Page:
Standard Interpretations - Table of Contents|
| Standard Number:||1910.261(k)(11); 1910.262(c)(9); 1910.23(c)(3); 1910.147; 1910.132(a)|
|OSHA requirements are set by statute, standards and regulations. Our interpretation letters explain these requirements and how they apply to particular circumstances, but they cannot create additional employer obligations. This letter constitutes OSHA's interpretation of the requirements discussed. Note that our enforcement guidance may be affected by changes to OSHA rules. Also, from time to time we update our guidance in response to new information. To keep apprised of such developments, you can consult OSHA's website at http://www.osha.gov.|
Steam and hot-water pipes. All exposed steam and hot-water pipes within 7 feet of the floor or working platform or within 15 inches measured horizontally from stairways, ramps, or fixed ladders shall be covered with an insulating material, or guarded in such manner as to prevent contact.1910.262(c)(9):
Steam pipes. All pipes carrying steam or hot water for process or servicing machinery, when exposed to contact and located within seven feet of the floor or working platform shall be covered with a heat-insulating material, or otherwise properly guarded.1910.23(c)(3):
Regardless of height, open-sided floors, walkways, platforms, or runaways above or adjacent to dangerous equipment, pickling or galvanizing tanks, de-greasing units, and similar hazards shall be guarded with a standard railing and toe board.1910.147: The control of hazardous energy (lockout/tagout) standard covers hazardous energy, including thermal, during the servicing and maintenance of machines or equipment. Thermal energy may be dissipated or controlled, and it is the result of mechanical work, radiation, or electrical resistance. This standard addresses practices and procedures that are necessary to disable machinery or equipment and to prevent the release of potentially hazardous energy while maintenance and servicing activities are performed.
Protective equipment, including personal protective equipment for eyes, face, head, and extremities, protective clothing, respiratory devices, and protective shields and barriers, shall be provided, used, and maintained in a sanitary and reliable condition wherever it is necessary by reason of hazards of processes or environment, chemical hazards, radiological hazards, or mechanical irritants encountered in a manner capable of causing injury or impairment in the function of any part of the body through absorption, inhalation or physical contact.The personal protective equipment standard would apply to hot surfaces where the hazards have not been eliminated through engineering or administrative controls. This standard requires employers to assess the workplace to determine if hazards that require the use of PPE are present or are likely to be present. The employer must select and have affected employees use properly fitted PPE suitable for protection against these hazards, as well as provide employee training and conduct periodic inspections to assure procedures are being followed. Suitable thermal protection would be necessary to provide employees with thermal insulation from hazardous hot pipe surfaces.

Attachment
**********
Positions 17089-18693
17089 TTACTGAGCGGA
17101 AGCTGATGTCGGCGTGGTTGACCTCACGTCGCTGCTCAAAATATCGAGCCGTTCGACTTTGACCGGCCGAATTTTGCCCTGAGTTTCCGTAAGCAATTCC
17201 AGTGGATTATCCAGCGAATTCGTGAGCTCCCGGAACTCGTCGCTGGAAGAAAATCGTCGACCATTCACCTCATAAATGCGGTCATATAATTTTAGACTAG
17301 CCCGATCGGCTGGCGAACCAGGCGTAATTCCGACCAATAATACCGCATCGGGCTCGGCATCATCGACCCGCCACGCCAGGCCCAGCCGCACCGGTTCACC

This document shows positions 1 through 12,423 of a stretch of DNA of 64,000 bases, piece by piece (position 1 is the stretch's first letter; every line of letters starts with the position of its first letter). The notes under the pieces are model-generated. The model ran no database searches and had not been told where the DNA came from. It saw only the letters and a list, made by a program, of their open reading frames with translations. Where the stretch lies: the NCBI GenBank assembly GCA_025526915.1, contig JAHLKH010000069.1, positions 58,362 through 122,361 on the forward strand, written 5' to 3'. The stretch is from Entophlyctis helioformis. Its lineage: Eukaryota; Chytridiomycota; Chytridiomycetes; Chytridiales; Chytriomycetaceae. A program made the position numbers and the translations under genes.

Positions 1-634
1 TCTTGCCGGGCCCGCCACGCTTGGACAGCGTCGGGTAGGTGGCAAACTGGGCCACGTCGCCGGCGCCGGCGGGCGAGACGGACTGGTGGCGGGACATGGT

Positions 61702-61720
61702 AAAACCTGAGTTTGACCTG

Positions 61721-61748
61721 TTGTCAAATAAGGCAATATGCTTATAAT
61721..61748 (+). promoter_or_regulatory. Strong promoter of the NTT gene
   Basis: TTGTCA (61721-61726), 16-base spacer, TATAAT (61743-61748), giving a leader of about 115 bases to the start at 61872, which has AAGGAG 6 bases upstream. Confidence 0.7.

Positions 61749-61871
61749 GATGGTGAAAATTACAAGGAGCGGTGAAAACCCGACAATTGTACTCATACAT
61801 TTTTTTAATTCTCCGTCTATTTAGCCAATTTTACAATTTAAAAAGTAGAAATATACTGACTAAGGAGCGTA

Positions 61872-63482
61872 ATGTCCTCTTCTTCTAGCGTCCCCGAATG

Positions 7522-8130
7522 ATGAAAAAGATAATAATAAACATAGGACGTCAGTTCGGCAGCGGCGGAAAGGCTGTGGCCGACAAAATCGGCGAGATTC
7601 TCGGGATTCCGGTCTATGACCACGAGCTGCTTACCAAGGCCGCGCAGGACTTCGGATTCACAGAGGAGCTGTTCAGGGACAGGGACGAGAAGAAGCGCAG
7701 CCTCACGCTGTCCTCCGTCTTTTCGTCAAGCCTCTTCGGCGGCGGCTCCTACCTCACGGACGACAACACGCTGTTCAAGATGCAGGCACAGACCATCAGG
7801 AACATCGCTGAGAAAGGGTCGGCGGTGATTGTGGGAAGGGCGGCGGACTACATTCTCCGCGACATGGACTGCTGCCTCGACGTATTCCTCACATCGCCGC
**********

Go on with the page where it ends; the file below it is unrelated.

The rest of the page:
Each employer shall furnish to each of his employees employment and a place of employment which are free from recognized hazards that are causing or are likely to cause death or serious physical harm to his employees.The private sector has specifically addressed the issue of exposed heated surfaces. The national consensus standard, "Standard Guide for Heated System Conditions that Produce Contact Burn Injuries (C 1055-92)," issued by the American Society for Testing Materials (ASTM)1 addresses this issue. The standard establishes a means by which the engineer, designer, or operator can determine the acceptable surface temperature of an existing system where skin contact may be made with a heated surface. Personal injury resulting from contact with heated surfaces can be prevented by proper design of insulation systems or the usage of other protective measures. A copy of that standard has been enclosed for your information.
|Standard Interpretations - Table of Contents|
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